A new wave
of telepresence.

A new wave of telepresence devices

In mid 2013, I was part of a ‘Pod’ deployed at Samsung’s R&D facilities in downtown San Francisco. A pod was a commonly used name at Kwamecorp for a group of creatives determined to tackle a specific and challenging briefing.

What was initially a very broad brief started getting narrowed down after a few brainstorming sessions and explorations. Keeping in mind the focus on disruptive ideias for communication, the team slowly entered in the telepresence realm. An enormous amount of work was put together by a team of 5 (+1) in between the Lisbon office and San Francisco. Deliverables consisted of several Research, UX, UI/Visual Design and Industrial Design iterations.

The end result consisted in a concept of three different models for a new telepresence device, aimed for a tight group of family relatives and friends. This would be a hands-free, high definition visual and audio asset for the household. It would capture sound and motion signals to inform others in the circle about a user’s presence while maintaining a beautifully and reactively animated ‘privacy curtain’. And for last, it would be constructed to outlast the everyday life of a family.

Although the number of explorations was huge I’ll be focusing this showcase on two different design approaches where my role was of most importance. I was very pleased by the fact that the final deliverable followed with one of my concept designs, the 'Moiré Patterns' concept.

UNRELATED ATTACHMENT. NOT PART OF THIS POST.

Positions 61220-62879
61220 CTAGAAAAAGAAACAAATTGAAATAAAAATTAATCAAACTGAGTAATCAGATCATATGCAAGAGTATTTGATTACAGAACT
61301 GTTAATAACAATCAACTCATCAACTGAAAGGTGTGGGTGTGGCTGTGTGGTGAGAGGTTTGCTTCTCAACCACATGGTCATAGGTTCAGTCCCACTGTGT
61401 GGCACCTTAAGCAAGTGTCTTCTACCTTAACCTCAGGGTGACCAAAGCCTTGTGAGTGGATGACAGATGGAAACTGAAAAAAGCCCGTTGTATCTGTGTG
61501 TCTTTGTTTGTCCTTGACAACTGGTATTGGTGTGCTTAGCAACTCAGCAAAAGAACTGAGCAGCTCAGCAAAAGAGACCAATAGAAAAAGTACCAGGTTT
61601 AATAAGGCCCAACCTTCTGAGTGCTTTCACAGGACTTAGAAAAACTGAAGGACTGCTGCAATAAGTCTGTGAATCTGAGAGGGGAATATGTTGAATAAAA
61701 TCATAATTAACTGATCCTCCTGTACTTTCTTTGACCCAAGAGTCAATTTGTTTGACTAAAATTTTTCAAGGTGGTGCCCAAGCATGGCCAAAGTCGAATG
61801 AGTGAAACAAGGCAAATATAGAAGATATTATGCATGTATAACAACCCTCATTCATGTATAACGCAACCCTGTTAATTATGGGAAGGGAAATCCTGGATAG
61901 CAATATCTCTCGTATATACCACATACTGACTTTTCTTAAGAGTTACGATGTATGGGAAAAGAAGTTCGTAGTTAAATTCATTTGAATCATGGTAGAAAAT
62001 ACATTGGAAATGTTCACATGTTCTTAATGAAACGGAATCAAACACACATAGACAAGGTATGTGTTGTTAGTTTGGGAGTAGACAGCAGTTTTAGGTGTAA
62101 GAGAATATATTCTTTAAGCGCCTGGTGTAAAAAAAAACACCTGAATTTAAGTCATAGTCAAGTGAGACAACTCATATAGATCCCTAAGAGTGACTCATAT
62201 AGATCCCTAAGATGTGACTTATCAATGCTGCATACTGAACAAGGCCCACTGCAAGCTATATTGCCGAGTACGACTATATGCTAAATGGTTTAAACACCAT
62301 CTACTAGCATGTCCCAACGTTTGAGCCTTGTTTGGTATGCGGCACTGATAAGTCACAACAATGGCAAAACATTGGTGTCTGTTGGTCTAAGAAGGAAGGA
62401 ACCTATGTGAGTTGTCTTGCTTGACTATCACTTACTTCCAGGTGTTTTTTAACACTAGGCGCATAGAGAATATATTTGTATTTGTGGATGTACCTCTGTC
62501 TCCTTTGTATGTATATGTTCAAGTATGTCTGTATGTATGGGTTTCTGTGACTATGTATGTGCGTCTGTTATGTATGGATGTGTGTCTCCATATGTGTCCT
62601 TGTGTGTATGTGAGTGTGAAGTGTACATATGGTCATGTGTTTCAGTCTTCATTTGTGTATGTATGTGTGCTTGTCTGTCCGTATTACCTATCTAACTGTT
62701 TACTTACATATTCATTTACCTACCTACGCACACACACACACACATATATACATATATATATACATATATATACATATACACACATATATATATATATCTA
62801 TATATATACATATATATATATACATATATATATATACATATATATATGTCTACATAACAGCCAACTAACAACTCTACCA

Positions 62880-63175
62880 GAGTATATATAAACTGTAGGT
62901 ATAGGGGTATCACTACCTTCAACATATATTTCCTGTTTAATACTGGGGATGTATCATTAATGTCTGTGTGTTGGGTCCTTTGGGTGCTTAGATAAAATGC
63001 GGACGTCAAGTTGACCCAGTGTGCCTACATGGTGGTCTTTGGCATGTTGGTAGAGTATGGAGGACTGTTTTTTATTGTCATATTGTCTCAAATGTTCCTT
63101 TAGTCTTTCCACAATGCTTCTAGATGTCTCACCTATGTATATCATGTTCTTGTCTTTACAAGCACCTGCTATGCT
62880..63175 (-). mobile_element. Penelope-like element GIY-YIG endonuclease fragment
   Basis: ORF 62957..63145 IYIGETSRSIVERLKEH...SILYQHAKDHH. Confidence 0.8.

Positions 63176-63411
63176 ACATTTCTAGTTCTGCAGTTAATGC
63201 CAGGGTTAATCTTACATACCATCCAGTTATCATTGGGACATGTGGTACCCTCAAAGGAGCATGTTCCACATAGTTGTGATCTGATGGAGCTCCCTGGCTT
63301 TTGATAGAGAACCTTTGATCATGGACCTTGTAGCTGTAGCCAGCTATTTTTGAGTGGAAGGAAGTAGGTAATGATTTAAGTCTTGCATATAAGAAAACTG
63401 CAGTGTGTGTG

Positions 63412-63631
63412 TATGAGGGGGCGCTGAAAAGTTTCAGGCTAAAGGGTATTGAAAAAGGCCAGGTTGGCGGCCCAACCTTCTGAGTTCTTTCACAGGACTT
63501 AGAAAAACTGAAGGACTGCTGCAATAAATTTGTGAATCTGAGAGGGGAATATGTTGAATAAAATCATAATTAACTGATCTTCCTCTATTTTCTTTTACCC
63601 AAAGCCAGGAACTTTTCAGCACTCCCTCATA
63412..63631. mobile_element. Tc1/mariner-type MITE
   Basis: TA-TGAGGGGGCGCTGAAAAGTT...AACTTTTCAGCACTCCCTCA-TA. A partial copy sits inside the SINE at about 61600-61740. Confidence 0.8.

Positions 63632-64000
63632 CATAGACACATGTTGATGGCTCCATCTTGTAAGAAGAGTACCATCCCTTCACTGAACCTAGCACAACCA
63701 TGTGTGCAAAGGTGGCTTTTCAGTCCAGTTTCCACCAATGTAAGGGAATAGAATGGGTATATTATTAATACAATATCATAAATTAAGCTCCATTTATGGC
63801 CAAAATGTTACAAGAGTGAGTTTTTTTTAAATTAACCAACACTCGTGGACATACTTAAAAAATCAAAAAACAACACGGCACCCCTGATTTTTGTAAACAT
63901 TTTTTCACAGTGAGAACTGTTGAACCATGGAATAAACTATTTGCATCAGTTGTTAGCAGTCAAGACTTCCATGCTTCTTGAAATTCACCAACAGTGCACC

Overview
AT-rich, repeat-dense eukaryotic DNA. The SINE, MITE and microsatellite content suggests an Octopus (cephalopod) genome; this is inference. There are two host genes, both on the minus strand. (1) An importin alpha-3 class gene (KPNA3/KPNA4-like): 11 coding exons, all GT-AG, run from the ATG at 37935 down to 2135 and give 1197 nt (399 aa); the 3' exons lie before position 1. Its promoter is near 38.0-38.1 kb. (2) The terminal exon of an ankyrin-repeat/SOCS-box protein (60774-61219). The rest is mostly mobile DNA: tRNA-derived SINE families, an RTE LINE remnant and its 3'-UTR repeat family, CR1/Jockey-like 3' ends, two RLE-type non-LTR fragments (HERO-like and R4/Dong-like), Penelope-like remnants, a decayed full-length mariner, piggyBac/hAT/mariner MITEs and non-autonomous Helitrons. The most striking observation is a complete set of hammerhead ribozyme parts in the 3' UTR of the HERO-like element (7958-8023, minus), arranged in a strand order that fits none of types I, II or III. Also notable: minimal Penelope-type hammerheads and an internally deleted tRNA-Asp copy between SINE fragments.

The ‘Galaxy’ approach
My role: UX, UI Design & Motion Design 

Based on an initial idea by Dominik Seeger and further developed by João Ferreira I was in charge to iterate on these designs and to animate it to the standards of a tech giant such as Samsung. My love for After Effects is no secret and this was a delight for me accomplish. 


This next video shows a minor selection of design and motion explorations for the ‘Galaxy’ visual approach. From conveying the idea of activity/presence with animation, informing about the weather to opening and closing video connections and revealing a file transfer area. 

The ‘Moiré Patterns’ approach
My role: UX, UI and Visual Design

It was common ground that the visual trickery and glowing effects of the previous visual direction was no more a thing of the present. It was time to further explore on a much more minimal and modernist path.

The moiré patterns exploration ended up being the selected visual direction of the final deliverable. Overlapping lines of different shapes and colours would create optical effects that would convey the ideia of activity and presence in a subtle and elegant way. I started with a rounded display device in mind.


—Explorations started with subtle colored shapes


—Typographic explorations went on as well


And we have a favourite!
By this time, the utmost simplicity of this proposal was named the winner. The overlaping lines creating optical effects were chosen as a visual direction for this project. It was now time for additional exploration.


—Explorations of different shapes and colours. I started with a 'pastel palette' keeping in mind that these sort of colours would blend perfectly with the majority of the interiors. Later I went on exploring a more vibrant colour palette as well.


IRIS going Portrait
Keeping up with the iterations made on the Industrial Design side of the project that was running in paralell, it was now time to explore a portrait version of the moiré approach.


Interaction Areas
Adapting the user interface to the correct areas of the industrial design.


Helder Barão: UX, Visual & Lead Motion Design
Guillermo Landin: Lead UX Design
João Ferreira: Lead UI & Visual Design
Dominik Seeger: Visual Design
Eduardo Ulrich: UX & Motion Design
Yair Neuman: Industrial Design

Samsung R&D America (via Kwamecorp)

San Francisco, California
Lisbon, Portugal